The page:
It's a given that the Core i7 920 is a beast of a
processor. At 2.66GHz, with four cores, a massive 8MB cache and the ability to
use HyperThreading, this processor is filled with incredible potential that even
AMD's fastest quad-cores can't match.
However, that's also the biggest flaw of the Core i7:
trying to find uses for all these cores.
While for the sake of testing we include a lot of
benchmarks that scale well to multiple cores, the important everyday ones
(Sysmark) and the fun ones (Crysis and Fear) don't actually fall in favor of the
$346 CDN ($280 USD, £170 GBP) Core i7 920 processor.
Instead it's Intel's lean and mean $234 Core 2 Duo E8500 that takes the lead in
Despite big pushes from AMD and Intel towards multi-core processors, desktop parallelism
doesn't seem be gaining traction in the hardware community as quickly as the
processor giants might like.
There are still scores of developers and programmers who
won't support multi-threading until there's a greater install base, and
conversely a huge amount of users who won't go quad-core until there are
applications that take advantage of it.
Does this mean the Intel's Core i7 920 is a dud? Not by a
long shot, but it does limit who it will appeal to. When the processor launched
in November it was something that only the truly rich could appreciate, since
the total cost to own a Core i7-based system was so expensive.
Getting an Intel X58 Express motherboard, triple-channel
memory and the Core i7 920 processor used to run over $1000.
Half a year later and the story has changed. Although
Intel doesn't have any real competition from AMD that would pressure it to lower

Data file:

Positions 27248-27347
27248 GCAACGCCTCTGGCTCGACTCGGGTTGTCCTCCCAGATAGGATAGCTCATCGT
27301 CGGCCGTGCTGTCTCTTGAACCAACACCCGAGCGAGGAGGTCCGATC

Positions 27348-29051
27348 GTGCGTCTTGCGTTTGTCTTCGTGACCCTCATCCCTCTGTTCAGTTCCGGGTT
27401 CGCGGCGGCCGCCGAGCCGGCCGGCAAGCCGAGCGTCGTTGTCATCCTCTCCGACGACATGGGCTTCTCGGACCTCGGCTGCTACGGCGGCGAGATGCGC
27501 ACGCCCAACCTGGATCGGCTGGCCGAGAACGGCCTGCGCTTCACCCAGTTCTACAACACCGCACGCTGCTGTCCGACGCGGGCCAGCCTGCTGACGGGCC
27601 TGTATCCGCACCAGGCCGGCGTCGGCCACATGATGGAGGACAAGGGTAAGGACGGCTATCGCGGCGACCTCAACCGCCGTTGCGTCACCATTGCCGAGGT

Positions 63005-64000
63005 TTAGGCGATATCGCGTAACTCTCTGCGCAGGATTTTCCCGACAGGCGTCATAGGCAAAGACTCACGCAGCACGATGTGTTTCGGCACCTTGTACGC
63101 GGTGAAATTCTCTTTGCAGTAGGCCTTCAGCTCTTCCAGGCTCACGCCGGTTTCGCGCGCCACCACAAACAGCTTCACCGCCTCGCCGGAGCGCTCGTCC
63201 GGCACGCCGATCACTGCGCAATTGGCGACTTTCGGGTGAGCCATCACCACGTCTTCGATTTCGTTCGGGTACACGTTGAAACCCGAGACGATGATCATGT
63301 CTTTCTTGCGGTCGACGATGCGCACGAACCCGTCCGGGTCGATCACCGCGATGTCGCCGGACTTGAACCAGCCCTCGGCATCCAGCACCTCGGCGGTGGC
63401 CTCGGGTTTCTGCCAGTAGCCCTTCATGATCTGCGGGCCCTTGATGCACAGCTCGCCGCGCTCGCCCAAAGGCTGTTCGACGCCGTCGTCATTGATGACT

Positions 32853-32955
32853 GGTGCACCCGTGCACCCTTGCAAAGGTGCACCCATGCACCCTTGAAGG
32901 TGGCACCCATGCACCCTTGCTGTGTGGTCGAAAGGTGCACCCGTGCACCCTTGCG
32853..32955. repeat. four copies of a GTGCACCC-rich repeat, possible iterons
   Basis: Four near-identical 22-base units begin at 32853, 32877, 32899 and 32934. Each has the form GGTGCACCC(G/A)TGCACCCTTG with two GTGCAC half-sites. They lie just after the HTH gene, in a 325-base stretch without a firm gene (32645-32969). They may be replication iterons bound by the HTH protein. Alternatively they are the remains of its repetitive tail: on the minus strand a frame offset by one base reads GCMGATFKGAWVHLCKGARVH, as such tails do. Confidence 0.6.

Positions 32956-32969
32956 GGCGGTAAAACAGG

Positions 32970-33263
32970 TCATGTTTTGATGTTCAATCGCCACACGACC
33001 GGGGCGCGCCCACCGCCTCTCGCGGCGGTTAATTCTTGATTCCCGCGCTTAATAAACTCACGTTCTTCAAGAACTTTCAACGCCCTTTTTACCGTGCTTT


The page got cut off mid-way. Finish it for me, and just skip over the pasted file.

the price of the Core i7 920, motherboard manufacturers and memory makers don't
enjoy such security.
The price on Intel X58 Express chipset
motherboards have come from the $500 mark down to the $200 mark, and the price
of triple-channel DDR3 memory kits have dropped like a rock.
The video card market is tanking as well, which is bad
for NVIDIA and ATI, but great for enthusiasts like you. With great gaming
videocards like the Radeon HD 4890 approaching the $200 mark, it's easy to
make room in the budget for a Core i7 920 processor.
If the stock 2.66GHz performance of the Core i7 920 isn't
enough, it can easily be overclocked to some pretty amazing speeds.
When paired up with a top-end motherboard like the MSI
Eclipse Plus, it was possible to take our Core i7 920 up to a blistering 4.1GHz.
At that speed there simply isn't a processor in production that compares to it,
it's the fastest CPU money can buy.
In the end the Nehalem architecture isn't quite the
universal recommendation that Intel's previous Conroe (Core 2 Duo) architecture
While the Core 2 Duo was universally faster than every
Intel processor that came before it, the Core i7 still has a ways to go until it
can best processors like the Intel Core 2 Duo E8500 in conventional applications
that don't scale well on multiple cores.
If your computing is primarily single-threaded, the Core
i7 920 may not be the processor for you. But for enthusiasts and overclockers
looking for a worthy upgrade path, or artists who do a lot of 3D raytracing and
video editing, Intel's Core i7 920 is an easy choice.
Here are a few other articles that you might enjoy as
- Intel Core 2 Duo E6600 2.4GHz Processor Review
- AMD Athlon64 X2 4800+ 65nm Processor Review
- Intel Pentium M 740 1.73GHz socket 479 Processor
- AMD Sempron 3600+ 2.0GHz Socket AM2 Processor Review
- Intel Pentium D 940 3.2GHz Dual Core Processor